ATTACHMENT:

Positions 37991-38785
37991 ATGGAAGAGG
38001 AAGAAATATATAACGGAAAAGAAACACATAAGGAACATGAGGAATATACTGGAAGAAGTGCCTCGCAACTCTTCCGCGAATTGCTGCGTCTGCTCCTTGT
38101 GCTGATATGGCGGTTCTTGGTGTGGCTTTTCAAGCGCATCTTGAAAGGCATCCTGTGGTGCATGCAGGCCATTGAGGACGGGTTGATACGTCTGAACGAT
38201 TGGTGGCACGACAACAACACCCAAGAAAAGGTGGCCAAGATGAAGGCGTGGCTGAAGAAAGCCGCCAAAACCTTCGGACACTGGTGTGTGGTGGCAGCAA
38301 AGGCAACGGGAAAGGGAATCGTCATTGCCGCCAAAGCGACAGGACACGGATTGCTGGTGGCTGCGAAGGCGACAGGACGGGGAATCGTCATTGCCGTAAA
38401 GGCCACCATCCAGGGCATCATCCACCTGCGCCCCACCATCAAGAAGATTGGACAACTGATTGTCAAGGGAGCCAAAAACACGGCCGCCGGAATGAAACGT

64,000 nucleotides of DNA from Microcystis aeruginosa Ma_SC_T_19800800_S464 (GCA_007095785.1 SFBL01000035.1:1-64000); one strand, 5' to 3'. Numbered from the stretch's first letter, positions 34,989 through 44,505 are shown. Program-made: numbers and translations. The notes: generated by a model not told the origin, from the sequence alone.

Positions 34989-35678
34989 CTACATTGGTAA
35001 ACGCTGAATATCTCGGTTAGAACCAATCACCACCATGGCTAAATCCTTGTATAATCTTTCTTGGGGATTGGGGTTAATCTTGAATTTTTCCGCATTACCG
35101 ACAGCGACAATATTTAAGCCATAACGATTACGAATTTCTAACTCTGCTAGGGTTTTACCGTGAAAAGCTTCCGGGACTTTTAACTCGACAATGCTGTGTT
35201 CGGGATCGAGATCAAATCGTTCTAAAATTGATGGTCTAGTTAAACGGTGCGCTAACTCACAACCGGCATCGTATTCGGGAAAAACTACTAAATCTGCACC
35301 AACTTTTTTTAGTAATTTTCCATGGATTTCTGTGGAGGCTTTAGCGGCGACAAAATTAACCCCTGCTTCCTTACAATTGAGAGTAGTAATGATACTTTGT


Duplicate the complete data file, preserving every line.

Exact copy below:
Positions 37991-38785
37991 ATGGAAGAGG
38001 AAGAAATATATAACGGAAAAGAAACACATAAGGAACATGAGGAATATACTGGAAGAAGTGCCTCGCAACTCTTCCGCGAATTGCTGCGTCTGCTCCTTGT
38101 GCTGATATGGCGGTTCTTGGTGTGGCTTTTCAAGCGCATCTTGAAAGGCATCCTGTGGTGCATGCAGGCCATTGAGGACGGGTTGATACGTCTGAACGAT
38201 TGGTGGCACGACAACAACACCCAAGAAAAGGTGGCCAAGATGAAGGCGTGGCTGAAGAAAGCCGCCAAAACCTTCGGACACTGGTGTGTGGTGGCAGCAA
38301 AGGCAACGGGAAAGGGAATCGTCATTGCCGCCAAAGCGACAGGACACGGATTGCTGGTGGCTGCGAAGGCGACAGGACGGGGAATCGTCATTGCCGTAAA
38401 GGCCACCATCCAGGGCATCATCCACCTGCGCCCCACCATCAAGAAGATTGGACAACTGATTGTCAAGGGAGCCAAAAACACGGCCGCCGGAATGAAACGT

64,000 nucleotides of DNA from Microcystis aeruginosa Ma_SC_T_19800800_S464 (GCA_007095785.1 SFBL01000035.1:1-64000); one strand, 5' to 3'. Numbered from the stretch's first letter, positions 34,989 through 44,505 are shown. Program-made: numbers and translations. The notes: generated by a model not told the origin, from the sequence alone.

Positions 34989-35678
34989 CTACATTGGTAA
35001 ACGCTGAATATCTCGGTTAGAACCAATCACCACCATGGCTAAATCCTTGTATAATCTTTCTTGGGGATTGGGGTTAATCTTGAATTTTTCCGCATTACCG
35101 ACAGCGACAATATTTAAGCCATAACGATTACGAATTTCTAACTCTGCTAGGGTTTTACCGTGAAAAGCTTCCGGGACTTTTAACTCGACAATGCTGTGTT
35201 CGGGATCGAGATCAAATCGTTCTAAAATTGATGGTCTAGTTAAACGGTGCGCTAACTCACAACCGGCATCGTATTCGGGAAAAACTACTAAATCTGCACC
35301 AACTTTTTTTAGTAATTTTCCATGGATTTCTGTGGAGGCTTTAGCGGCGACAAAATTAACCCCTGCTTCCTTACAATTGAGAGTAGTAATGATACTTTGT